Most dishonest of all is the “there-is-no-money” line. The country spends Rs. 10,000 crore on a new airport. There's Rs. 40,000 crore or more for the Commonwealth Games. There's Rs. 60,000 crore happily lost in the spectrum scam. There's Rs. 500,000 crore in write-offs under just three heads for the super-rich and the corporate sector in the current Union budget. But funds for the hungry are hard to come by. What would it cost to universalise the PDS? Pravin Jha and Nilachal Acharya estimate that if rice/wheat were made available to all Indians at Rs. 3 a kilo, it would add Rs.84,399 crore to the food subsidy in coming budgets. That's about one-sixth of the tax write-offs for the wealthy in this year's budget. (Other estimates place the added expenditure each year at no more than Rs. 45,000 crore).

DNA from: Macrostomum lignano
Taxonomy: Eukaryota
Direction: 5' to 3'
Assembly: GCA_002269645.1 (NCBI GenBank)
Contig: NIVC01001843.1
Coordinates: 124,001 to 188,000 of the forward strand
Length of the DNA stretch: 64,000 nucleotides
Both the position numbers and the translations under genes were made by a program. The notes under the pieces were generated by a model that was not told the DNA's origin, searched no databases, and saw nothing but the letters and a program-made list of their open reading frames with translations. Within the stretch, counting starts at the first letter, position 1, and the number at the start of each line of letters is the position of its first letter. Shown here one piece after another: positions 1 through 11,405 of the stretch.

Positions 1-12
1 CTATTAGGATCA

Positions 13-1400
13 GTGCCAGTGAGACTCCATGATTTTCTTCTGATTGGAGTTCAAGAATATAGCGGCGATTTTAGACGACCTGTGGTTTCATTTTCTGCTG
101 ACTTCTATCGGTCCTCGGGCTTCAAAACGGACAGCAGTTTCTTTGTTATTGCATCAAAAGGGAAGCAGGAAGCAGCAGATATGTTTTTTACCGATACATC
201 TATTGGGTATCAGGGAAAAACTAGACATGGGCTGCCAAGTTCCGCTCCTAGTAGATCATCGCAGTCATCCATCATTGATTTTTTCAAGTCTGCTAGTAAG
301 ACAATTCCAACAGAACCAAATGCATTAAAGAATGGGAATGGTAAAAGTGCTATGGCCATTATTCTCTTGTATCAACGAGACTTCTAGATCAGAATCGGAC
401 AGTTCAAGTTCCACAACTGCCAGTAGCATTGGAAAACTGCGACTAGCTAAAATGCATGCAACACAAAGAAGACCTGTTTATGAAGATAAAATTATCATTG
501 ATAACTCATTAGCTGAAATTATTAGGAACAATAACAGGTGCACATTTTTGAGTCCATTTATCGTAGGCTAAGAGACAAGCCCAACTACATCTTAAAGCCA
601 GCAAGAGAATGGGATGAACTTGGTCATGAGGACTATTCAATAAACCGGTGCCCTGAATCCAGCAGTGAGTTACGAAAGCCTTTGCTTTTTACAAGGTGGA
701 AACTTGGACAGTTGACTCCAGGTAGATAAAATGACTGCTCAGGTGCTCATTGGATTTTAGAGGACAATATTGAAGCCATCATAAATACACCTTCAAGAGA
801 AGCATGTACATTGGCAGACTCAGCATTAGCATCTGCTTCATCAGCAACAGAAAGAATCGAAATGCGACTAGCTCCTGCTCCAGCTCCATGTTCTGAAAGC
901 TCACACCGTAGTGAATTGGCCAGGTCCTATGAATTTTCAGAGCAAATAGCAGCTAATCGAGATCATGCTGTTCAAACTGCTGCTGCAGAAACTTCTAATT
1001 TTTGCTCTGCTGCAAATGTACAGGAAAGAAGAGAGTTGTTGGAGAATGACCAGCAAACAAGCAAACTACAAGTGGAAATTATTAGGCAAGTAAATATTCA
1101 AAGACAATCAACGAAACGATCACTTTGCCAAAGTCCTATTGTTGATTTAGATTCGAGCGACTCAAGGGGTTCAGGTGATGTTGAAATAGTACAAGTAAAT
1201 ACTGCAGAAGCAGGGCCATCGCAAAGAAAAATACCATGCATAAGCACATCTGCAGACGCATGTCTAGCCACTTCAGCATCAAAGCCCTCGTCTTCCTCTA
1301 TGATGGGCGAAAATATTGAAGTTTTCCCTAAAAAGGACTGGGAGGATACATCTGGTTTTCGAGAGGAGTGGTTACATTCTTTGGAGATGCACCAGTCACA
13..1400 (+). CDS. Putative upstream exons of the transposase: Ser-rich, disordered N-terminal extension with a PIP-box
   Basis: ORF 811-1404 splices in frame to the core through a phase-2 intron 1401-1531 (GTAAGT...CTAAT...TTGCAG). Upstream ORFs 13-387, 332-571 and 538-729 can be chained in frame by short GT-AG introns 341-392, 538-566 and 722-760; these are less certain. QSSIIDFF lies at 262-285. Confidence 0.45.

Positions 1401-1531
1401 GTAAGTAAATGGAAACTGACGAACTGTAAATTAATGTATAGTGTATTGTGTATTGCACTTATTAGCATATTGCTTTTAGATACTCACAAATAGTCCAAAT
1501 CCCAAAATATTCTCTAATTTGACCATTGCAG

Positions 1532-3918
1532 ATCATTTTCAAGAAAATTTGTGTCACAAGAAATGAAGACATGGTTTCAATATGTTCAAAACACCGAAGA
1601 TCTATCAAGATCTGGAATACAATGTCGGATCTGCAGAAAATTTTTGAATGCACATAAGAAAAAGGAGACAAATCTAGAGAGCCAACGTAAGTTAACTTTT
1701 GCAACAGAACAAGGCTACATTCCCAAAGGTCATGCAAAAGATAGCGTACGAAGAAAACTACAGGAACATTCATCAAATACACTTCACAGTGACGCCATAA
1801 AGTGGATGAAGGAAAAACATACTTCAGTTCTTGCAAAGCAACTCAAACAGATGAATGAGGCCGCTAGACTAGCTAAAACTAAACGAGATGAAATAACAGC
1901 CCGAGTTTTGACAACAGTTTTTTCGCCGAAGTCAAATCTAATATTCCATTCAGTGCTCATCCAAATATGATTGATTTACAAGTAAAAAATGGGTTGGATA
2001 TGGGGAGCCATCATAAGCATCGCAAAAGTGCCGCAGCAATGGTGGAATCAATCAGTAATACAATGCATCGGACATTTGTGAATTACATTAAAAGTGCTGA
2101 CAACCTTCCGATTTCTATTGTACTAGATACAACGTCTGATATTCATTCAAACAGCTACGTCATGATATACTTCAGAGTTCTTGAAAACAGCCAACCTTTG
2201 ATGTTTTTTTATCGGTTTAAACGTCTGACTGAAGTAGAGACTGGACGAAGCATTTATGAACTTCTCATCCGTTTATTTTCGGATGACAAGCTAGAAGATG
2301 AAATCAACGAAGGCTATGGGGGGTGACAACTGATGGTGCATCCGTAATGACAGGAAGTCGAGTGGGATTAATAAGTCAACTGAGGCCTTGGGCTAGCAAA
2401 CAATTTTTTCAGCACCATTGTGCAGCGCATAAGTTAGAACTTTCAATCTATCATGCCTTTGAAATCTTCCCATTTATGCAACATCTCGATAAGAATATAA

A disclosure: I was a member of the BPL Expert Group. In a note annexed to that report, I argued that in four sectors — food, healthcare, education and decent work — access had to be universal. That flows from the Directive Principles of State Policy of the Constitution. The rights of our people are based on their being citizens. Not on their ability to pay. Not on their being BPL or APL (or even IPL). Rights, by definition, are universal and indivisible.
Will the features of the government's proposed food security bill take the Directive Principles forward? Or will it weaken them? Diluting constitutional rights and presenting the watered down mix as progressive legislation is fraud. The only PDS that will work is a universal one. It is only in those States that have the closest thing to a universal system — Kerala and Tamil Nadu — where the PDS has functioned best.